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Episode 1542

Baby Blues

A hundred years ago, suffragists lobbied to win women the right to vote. Linguistically speaking, though, suffrage isn’t about “suffering.” It’s from a Latin word that involves voting. Plus: military cadences often include...

Episode 1529

At First Blush

Book recommendations and the art of apology. Martha and Grant share some good reads, including an opinionated romp through English grammar, a Spanish-language adventure novel, an account of 19th-century dictionary wars, and a gorgeously illustrated...

A Wet Bird Never Flies at Night

Rachel from San Diego, California, says that her grandfather would occasionally answer questions with the phrase wet ducks don’t fly at night. It’s a variation of a wet bird never flies at night, a phrase that figures in a goofy joke...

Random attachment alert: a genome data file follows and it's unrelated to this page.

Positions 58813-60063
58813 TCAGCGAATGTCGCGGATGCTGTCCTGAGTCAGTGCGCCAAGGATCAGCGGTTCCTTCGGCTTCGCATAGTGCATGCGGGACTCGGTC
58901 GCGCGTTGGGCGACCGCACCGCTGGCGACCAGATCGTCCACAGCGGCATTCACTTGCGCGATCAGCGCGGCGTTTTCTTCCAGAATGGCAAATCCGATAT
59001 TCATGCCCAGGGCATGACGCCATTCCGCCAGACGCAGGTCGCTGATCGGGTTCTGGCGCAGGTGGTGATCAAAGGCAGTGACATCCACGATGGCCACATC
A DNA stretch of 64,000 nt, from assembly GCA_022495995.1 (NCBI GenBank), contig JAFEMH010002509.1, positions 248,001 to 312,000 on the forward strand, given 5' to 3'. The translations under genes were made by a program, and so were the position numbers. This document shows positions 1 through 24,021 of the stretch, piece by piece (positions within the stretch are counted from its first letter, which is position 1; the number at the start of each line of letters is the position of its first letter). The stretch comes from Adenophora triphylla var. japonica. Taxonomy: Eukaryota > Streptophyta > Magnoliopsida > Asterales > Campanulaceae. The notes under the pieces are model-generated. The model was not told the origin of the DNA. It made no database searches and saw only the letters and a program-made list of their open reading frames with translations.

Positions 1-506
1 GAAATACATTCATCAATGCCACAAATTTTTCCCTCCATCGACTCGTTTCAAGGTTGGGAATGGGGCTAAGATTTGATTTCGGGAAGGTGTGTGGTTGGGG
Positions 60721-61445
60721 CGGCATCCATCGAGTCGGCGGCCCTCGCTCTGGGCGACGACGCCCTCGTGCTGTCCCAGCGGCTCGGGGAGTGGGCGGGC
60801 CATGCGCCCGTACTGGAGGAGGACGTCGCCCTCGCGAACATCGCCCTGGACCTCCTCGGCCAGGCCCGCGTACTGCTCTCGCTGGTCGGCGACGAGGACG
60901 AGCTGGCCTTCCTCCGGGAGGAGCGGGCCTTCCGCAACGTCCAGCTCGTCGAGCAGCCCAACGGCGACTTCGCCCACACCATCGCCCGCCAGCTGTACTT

Episode 1524

Kite in a Phone Booth

Stunt performers in movies have their own jargon for talking about their dangerous work. In New York City, the slang term brick means “cold,” and dumb brick means “really cold.” Plus: the East and Central African tradition...

A Turkish Fava Bean Proverb

A Turkish proverb that literally translates as “A fava bean doesn’t get wet in their mouth” means that if you tell that person a secret, they will tell everyone else. This is part of a complete episode.